Tuesday, May 11, 2010
Enough already! Just play Willie Harris in RF
Mike Rizzo may be content with the right field rotation, but I'm not.
To date, six men have played right field for the Washington Nationals, all of them deficient in their own way. Cristian Guzman in right field is a gimmick. Mike Morse can hit but can't field. No one in his right mind would think of Willy Taveras as anything but a 5th outfielder or a late-innings defensive replacement. Justin Maxwell and Roger Bernadina are AAAA players (at best) who don't hit well enough for their above-average defense to make them viable options. And then there's Willie Harris.
Barring bringing in a right fielder via trade, Willie Harris is the least worst option. No one is going to mistake Harris for Ichiro in right field, but he should be good enough with the bat and in the field that playing him on a regular basis minimizes the damage the current right field rotation is doing to the team. While it may be relatively well-settled that Harris has been a better fielder in left and center than he has been in right, that may be due as much to lack of opportunity and experience as to any inherent deficiencies. And it's not really Harris' fault if he has to get comfortable playing right field during the regular season because certain personnel decisions were made seemingly without thinking through all of the possible ramifications, is it?
What do the numbers say?
Just looking at basic slash stats, at .261/.340/.464, the average National League right fielder is doing pretty well at the plate so far in 2010, even with the Nats doing their best to drag those numbers down. Nats right fielders are hitting .159/.276/.327. The Nats have the third-worst RF OPS in the NL. The fourth-worst team, the Mets, have a RF OPS 104 points higher than the Nats. Right field is a premium offensive position in the NL, and even playing Harris every day isn't going to do much to bring the Nats above the median OPS. What about defense?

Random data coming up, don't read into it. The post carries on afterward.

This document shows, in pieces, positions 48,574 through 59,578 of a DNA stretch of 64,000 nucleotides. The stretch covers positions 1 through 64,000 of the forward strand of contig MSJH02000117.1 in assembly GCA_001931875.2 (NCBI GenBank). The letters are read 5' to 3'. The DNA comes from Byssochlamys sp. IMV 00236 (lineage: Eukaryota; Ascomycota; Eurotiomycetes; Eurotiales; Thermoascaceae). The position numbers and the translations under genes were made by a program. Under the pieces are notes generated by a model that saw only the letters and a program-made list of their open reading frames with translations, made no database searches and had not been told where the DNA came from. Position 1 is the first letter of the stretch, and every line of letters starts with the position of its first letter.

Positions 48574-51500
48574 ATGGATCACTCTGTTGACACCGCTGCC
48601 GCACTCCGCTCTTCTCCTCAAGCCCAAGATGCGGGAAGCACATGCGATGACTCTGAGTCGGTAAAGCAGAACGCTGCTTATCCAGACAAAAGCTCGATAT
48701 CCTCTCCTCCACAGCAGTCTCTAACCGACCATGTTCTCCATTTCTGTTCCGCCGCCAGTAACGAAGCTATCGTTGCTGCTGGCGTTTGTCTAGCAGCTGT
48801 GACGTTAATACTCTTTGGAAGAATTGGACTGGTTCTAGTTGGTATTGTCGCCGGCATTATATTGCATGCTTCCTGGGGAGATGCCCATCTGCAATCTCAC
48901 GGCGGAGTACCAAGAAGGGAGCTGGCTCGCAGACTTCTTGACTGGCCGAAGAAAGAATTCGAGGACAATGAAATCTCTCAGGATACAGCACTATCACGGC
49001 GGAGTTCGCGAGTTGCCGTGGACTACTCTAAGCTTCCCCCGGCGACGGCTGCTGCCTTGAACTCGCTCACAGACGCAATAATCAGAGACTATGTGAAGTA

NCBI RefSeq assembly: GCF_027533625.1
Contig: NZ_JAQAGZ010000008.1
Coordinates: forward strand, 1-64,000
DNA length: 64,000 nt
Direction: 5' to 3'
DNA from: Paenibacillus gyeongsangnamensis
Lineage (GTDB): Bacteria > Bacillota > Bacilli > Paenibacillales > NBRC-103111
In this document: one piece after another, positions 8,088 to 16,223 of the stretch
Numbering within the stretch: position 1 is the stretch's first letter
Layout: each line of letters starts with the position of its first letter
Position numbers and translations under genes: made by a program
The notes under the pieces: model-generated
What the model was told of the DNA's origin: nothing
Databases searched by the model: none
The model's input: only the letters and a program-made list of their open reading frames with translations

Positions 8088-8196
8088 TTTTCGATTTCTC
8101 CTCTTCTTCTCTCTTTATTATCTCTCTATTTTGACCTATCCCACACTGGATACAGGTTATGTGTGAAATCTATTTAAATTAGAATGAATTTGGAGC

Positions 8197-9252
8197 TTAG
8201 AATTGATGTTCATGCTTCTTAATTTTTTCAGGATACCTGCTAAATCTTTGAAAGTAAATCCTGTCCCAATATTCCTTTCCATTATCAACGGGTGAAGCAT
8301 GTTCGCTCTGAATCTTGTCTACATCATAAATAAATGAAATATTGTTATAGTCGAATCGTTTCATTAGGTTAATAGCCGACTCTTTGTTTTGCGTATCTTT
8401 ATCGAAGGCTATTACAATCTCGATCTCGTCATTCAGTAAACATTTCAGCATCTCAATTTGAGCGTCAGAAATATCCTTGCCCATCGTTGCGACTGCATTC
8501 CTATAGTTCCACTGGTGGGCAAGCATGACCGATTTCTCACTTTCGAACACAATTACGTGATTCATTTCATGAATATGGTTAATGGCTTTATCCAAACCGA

Defensively, the Nats right fielders have the third-best UZR/150 in the NL, so at least something is going well. Looking at the fielders individually, an argument could be made that Maxwell is a better defensive option than Harris, but since Maxwell is back in AAA still trying to learn how to hit (again), that argument can be set aside until Rizzo decides it's time to give Maxwell a seventh or eighth chance. What does matter is that UZR says Harris is a better defensive option than Bernadina or Taveras. (Sample size warning applies.)
OK, Harris is good at catching the ball, but he's also hitting a lowly .189/.302/.434. Still, that's better than what Bernadina, Taveras, or Maxwell have hit so far. And the rest of Harris' season should improve. ZIPS predicts Harris will hit .243/.343./.400 the rest of the season. In addition, Harris has a BABIP in 2010 of .189, compared to a career average of .287. Even with his dismal offense, add in the defense and Harris has still managed to post a positive WAR.
Willie Harris: below-average positional offense + above-average positional defense = not terrible, and a hell of a lot better than the rotation or platoon or whatever you want to call it the Nats have been running out there every day.
Are there any downsides to making Willie Harris the everyday right fielder? The most obvious problem with giving Harris the starting job is that it takes away Riggleman's defensive flexibility in the late innings of close games. Harris is the usual substitute for Willingham in left field in these situations, and he's been an effective substitute (the Mets must hate him). The best hope is that Taveras, who has decent career defensive numbers in center field, will turn out to be at least as good in left. Making Harris an everyday player also limits Riggleman's ability to use pinch-runners and make double-switches.
Maybe none of that will matter because playing Harris every day will result in fewer close games? Well, it's just a thought.
Update: Well, how about that.